Legislation designed to push up the pay of janitors, security guards and groundskeepers at utility companies has created a holiday season lobbying spree now that the measure has been sent to Gov. David A. Paterson for consideration in his final days in office.
The pay boost affecting service industry workers on contract at utility companies presents a slippery slope, opponents say, because it broadens the state's prevailing wage payment requirements, beyond just public agencies or private entities on public works projects, that now must pay the higher rates.
Besides raising energy costs for gas and electric utilities by millions of dollars, which will get passed on to consumers, the bill will also end up impacting other employers, including those located in "business improvement districts," such as the 24-block Buffalo Place, according to opponents.
But Assemblyman Michael Gianaris, a Queens Democrat and sponsor of the bill in the Assembly, has a simple message: Calm down.
The lawmaker said the lobbying chatter over the bill is largely misplaced, and that after numerous changes to the original legislation, including an accompanying set of amendments that are also before Paterson, the only real change being made to state law is on utility companies.
"In reality, they want to keep saving money on the backs of working stiffs It's about dollars and cents," Gianaris said.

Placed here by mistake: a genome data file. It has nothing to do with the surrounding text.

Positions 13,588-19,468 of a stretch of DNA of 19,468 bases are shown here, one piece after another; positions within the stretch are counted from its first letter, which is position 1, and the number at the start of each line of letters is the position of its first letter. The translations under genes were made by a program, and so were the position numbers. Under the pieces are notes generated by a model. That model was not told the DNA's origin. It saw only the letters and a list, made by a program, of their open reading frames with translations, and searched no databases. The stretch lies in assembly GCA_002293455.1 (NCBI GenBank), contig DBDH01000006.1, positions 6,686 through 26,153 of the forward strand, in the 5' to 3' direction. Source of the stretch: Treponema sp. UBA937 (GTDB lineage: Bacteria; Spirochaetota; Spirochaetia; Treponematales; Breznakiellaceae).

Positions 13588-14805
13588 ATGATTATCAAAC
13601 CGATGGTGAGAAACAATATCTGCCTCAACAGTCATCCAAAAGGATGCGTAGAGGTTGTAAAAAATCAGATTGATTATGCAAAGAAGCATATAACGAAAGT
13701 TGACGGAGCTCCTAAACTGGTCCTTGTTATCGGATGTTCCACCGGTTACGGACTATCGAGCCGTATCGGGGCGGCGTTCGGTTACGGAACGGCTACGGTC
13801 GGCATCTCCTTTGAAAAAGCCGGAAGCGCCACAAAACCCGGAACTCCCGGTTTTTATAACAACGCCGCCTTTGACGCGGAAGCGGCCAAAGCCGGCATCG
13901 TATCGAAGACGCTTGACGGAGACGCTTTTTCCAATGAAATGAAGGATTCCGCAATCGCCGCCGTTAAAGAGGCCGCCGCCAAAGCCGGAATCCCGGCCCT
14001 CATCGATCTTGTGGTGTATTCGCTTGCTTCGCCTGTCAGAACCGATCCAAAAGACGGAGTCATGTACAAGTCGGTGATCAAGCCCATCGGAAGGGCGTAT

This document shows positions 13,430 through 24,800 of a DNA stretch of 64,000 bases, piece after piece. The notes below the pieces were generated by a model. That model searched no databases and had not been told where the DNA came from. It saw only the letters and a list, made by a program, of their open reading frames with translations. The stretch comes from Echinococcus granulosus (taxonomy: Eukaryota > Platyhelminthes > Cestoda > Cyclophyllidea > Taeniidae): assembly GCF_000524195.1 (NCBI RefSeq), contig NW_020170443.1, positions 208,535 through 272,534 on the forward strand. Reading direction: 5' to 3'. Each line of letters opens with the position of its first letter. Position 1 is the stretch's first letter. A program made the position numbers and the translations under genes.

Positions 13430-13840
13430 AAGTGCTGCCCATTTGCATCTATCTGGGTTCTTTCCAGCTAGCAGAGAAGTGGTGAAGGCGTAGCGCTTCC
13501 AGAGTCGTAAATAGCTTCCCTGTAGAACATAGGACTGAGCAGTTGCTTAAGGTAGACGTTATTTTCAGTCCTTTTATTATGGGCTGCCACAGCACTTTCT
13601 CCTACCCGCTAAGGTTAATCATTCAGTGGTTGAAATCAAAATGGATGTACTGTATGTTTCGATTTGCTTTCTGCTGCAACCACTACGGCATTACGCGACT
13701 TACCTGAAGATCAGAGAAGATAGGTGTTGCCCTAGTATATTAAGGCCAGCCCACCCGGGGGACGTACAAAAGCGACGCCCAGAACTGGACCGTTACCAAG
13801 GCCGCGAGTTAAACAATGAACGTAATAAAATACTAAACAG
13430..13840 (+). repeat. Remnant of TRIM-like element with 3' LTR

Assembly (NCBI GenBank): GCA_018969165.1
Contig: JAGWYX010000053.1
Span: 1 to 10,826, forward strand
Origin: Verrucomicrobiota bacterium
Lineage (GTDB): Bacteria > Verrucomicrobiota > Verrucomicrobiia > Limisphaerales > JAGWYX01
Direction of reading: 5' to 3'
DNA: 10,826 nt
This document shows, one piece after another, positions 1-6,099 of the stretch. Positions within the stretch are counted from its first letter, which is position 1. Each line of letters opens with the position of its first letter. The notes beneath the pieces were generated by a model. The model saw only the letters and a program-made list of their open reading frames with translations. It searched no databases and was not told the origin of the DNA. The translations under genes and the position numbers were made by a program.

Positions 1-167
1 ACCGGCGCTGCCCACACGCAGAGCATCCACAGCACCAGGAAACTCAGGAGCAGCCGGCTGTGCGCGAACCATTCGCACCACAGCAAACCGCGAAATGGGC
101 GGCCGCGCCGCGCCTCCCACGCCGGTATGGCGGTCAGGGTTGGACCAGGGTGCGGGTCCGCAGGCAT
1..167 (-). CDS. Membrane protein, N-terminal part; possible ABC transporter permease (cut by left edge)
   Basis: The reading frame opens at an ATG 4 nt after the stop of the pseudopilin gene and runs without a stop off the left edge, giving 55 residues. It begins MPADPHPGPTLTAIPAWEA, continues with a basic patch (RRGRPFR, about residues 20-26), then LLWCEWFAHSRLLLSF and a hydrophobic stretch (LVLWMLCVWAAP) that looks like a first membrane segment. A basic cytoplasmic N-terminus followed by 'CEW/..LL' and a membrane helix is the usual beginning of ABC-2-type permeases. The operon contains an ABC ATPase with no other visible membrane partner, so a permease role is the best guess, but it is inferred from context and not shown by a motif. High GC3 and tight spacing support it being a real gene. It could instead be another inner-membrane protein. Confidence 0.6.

Supporters say that the bill will be limited to about 1,500 "service" workers on contract at utility companies in jobs like cleaners or watchmen.
Critics say the bill creates a precedent by expanding the state's prevailing wage law -- which demands higher pay based often on union-going rates in different regions across the state for specific job categories -- to now include service industry workers at private utility companies.
But supporters say that prior to deregulation of aspects of the state's utility industry, companies typically employed unionized workers to do things like mowing lawns around a power plant or cleaning inside the facilities. Over the years, though, many utilities have increasingly contracted out such work, and supporters of the bill say the result has been a hiring spree of cheaper labor, some at minimum wage levels of $7.25 per hour.
Gianaris rejects the precedent argument, as does Sen. Eric Schneiderman, another bill sponsor. Schneiderman, a Manhattan Democrat, is the attorney general-elect.
"The point is to get utilities to pay their people what they deserve," Gianaris said.
"These are far from your typical private companies," he added, noting utilities are state regulated and enjoy a slew of benefits and protections by the government, such as exemptions from negligence lawsuits for blackouts.
"Since they are obtaining all these tremendous benefits from the state, that gives the state an interest in assuring their workers are paid an appropriate wage," Gianaris said.
Prevailing wage rates, set by the Department of Labor, vary greatly by job category and region. Among service workers affected by the bill are janitors. In Erie County, an entity required to pay prevailing wages for a janitor must pay at least $8.90 an hour, plus other benefits. The same job in Albany must pay at least $9.75. In New York City, the pay rises to a minimum of $24.70 depending on the type of building where a janitor works.
Paterson will not publicly signal his plans for the bill, which was sent to him last week by the Senate to begin a 10-day clock for him to sign or veto it.